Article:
The Chinese were early technological pioneers. Their civilization invented gunpowder and fireworks, paper and movable type, the crossbow and the cannon. The Han Chinese have been a part of one of the longest-running civilizations, stretching at least 5000 years into the past. They have a tremendous history, and an understandable pride. That’s a beautiful thing, and both of these – the country’s history and pride – will be showcased at the upcoming Olympic games.
But other groups living within China have an equal pride, and are not nearly as excited about the Olympics coming to China. Recent news has showcased primarily Tibetan protests and resistance, but now ‘Xinjiang rebellions‘ are coming to light. While I trust the morals of the Chinese government about as far as I can throw them, I have no doubt that the government in this case is doing what it feels is best. They are probably lying through their teeth to the rest of the world, but it probably seems that rounding up Muslim Turks is protecting their interests. After all, if the leader of the US can do it with WMDs, why can’t they with terrorist attacks planned for the Games? It doesn’t matter if there’s any real evidence or not. If they don’t have a scapegoat, Tibet, Hong Kong, and especially the long-disputed Taiwan could all try to break free of the central government. I do not blame them for finding that scapegoat in the rural peoples of a remote desert and mostly deserted region who have little or no defense. While places like Taiwan and Hong Kong have close ties to the outside commercial and political world to draw upon, and Tibet has the Dalai Lama and a rising number of voices throughout the world to protect their interests, what better than a terrorist plot (and a Muslim one, at that) to secure the power, legitimacy, and absolute rule of the current government? What better way to further reduce freedoms to all protesters, to further silence all dissenting voices?
I have never been to Xinjiang, but I have met several of its people during my stay in China. While the average Han Chinese will tell you that people from this region are liars, thieves, murderers, and generally not to be trusted, my experience of the people I have met has been far different. I’ve met sweet young girls with rosy red cheeks too shy, at times, too look me directly in the eye. I’ve met little shop vendors who put an extra dumpling in my bowl just because I’m obviously not from around here. I’ve met people who are friendly, and all too willing to talk and share. But perhaps I’ve only met the cream of the crop that they actually allow outside Xinjiang province.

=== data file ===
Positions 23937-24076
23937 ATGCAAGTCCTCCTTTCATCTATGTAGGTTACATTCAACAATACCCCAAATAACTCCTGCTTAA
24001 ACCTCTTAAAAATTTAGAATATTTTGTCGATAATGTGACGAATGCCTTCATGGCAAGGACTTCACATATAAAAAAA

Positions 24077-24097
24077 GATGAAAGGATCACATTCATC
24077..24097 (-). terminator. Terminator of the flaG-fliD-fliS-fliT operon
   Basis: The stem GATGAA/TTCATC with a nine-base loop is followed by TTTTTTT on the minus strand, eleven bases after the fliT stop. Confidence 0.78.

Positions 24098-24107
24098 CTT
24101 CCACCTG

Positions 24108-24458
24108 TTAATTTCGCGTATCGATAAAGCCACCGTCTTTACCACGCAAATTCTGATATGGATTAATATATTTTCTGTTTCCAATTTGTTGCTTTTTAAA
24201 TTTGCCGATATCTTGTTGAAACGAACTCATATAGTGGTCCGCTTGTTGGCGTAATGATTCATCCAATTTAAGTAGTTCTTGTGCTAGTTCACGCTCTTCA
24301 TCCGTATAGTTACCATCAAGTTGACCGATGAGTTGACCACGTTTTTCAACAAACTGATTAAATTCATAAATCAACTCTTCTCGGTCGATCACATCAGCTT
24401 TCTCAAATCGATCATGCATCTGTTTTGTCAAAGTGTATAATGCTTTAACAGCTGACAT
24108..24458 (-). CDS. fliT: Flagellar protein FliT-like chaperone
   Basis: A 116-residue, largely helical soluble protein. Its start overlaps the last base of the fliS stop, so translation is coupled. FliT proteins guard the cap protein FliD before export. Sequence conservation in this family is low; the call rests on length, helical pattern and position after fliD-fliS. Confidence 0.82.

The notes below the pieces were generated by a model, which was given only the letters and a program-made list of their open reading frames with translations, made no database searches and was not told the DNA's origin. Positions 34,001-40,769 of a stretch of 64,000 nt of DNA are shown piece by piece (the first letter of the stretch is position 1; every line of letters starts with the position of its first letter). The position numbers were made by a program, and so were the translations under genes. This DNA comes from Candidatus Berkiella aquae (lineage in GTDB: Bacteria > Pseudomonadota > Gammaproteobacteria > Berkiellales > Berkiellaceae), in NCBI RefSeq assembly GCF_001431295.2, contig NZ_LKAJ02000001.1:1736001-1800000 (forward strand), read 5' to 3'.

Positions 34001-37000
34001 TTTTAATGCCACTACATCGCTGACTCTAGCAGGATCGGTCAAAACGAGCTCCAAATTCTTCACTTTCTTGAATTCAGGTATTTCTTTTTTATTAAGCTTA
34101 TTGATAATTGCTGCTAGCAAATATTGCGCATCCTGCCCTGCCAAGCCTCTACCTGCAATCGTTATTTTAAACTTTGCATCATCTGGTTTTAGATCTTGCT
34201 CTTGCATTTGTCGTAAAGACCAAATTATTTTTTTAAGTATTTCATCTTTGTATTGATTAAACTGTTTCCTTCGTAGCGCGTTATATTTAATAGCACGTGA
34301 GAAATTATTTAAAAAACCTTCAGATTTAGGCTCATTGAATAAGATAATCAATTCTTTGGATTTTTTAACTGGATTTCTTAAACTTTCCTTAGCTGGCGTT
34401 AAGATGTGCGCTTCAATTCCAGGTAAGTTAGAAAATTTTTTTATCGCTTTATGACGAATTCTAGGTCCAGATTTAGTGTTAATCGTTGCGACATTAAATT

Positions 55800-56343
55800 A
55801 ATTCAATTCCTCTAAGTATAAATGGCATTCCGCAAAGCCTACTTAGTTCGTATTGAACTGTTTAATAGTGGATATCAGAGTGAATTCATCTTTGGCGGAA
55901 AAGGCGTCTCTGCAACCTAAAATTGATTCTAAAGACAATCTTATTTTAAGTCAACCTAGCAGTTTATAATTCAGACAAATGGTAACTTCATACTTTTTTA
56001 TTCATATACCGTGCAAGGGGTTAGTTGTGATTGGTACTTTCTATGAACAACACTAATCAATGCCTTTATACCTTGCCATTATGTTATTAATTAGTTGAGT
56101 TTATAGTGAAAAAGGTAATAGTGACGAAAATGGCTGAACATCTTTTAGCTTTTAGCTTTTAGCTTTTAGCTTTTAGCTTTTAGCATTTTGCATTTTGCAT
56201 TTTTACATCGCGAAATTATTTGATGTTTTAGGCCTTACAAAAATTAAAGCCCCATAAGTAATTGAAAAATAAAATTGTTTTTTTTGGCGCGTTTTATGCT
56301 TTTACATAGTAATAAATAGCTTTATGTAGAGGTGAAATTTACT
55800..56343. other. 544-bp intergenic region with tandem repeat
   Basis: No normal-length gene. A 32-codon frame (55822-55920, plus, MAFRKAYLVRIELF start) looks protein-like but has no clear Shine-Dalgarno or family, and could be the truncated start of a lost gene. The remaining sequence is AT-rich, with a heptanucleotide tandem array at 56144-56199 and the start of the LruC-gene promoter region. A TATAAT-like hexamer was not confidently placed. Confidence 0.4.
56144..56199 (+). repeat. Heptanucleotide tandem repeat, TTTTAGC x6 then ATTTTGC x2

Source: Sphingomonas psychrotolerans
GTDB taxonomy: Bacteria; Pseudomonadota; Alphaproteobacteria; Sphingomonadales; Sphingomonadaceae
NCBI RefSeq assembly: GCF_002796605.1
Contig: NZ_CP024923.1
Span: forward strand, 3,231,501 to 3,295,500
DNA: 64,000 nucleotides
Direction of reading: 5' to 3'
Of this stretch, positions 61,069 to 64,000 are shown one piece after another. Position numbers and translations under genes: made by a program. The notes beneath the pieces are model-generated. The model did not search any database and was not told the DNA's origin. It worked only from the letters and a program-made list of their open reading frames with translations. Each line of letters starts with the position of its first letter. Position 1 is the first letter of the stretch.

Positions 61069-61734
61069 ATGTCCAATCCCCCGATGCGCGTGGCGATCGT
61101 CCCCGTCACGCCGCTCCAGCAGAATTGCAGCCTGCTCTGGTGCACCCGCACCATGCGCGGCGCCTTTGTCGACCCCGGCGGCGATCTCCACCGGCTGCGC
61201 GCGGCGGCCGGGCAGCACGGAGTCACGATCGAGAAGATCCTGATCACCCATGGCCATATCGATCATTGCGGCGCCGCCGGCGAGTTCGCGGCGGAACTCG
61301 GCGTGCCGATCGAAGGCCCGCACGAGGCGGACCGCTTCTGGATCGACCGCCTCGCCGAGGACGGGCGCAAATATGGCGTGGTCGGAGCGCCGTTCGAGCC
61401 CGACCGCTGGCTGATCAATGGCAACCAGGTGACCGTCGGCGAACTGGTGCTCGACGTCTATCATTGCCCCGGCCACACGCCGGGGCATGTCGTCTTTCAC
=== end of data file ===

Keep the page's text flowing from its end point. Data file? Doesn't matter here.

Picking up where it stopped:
I also visited the Muslim Quarter of Xian, which was beautiful and one of my favorite parts of the city. While this one little corner is not doubt very tourist-oriented and probably only a little like Xinjiang itself, it still served as a window into the mix of Chinese and Muslim culture that exists to the Far East. I loved it. I loved the decoration of the area outside a working mosque that was a subtle blend of the bright colors and elaborate detail of traditional Chinese glazing and the non-representational designs of Islamic beliefs. I loved the flat rounds of thick wheaty bread sold in these areas, denser than the more westerly forms of flatbread such as pita or roti and so refreshing after so many sickly-sweet Chinese breads. I loved the tourists and marketplaces and pilgrims crowding every corner of the area, pushing through dense crowds slowly, the world frantic and sprawling and yet somehow patient within this liveliness. I loved the noise of street vendors tucked in between faceless, hidden residences and quiet sacred spaces.
It makes me so angry, with all of this rich history, beauty, and diversity, to see the evil going on in the region currently. If you are Han Chinese, and rightly proud of your culture and heritage, why would you not be equally proud of the Hui, Tatars, Kazahks, Uyghurs, Uzbeks, Kyrgyz, Mongols, and Manchus as well as all the other minority groups that make your country great in its diversity? Why would you not be attempting to greet them, know them, and understand them a little better, as they could make your life so much richer? If theses people are truly a part of your nation, rather than a different country altogether, how can you not take pride in them and their beliefs? As Confucianism originally stated, loyalty is owed to the government that is moral and just. What of the government that does not treat its own citizens with sympathy, or even justice?
It makes me angry, because it portrays China to the world as an abuser of power. It makes me angry, because it’s yet another oppression to a people who have already had more than their share of it. It makes me angry, that despite the facts given in the article on CNN, despite the clear indication that there is absolutely no proof of a terrorist plot, many will not give it any thought. Many will just shake their heads at the spread of terrorism to remote regions of Asia, and not realize that the whole thing is most likely political propaganda. And if not the literate masses of the world, who else will question the manipulation of stereotypes to deflect protests on Tibet and human rights violations by a morally bankrupt government?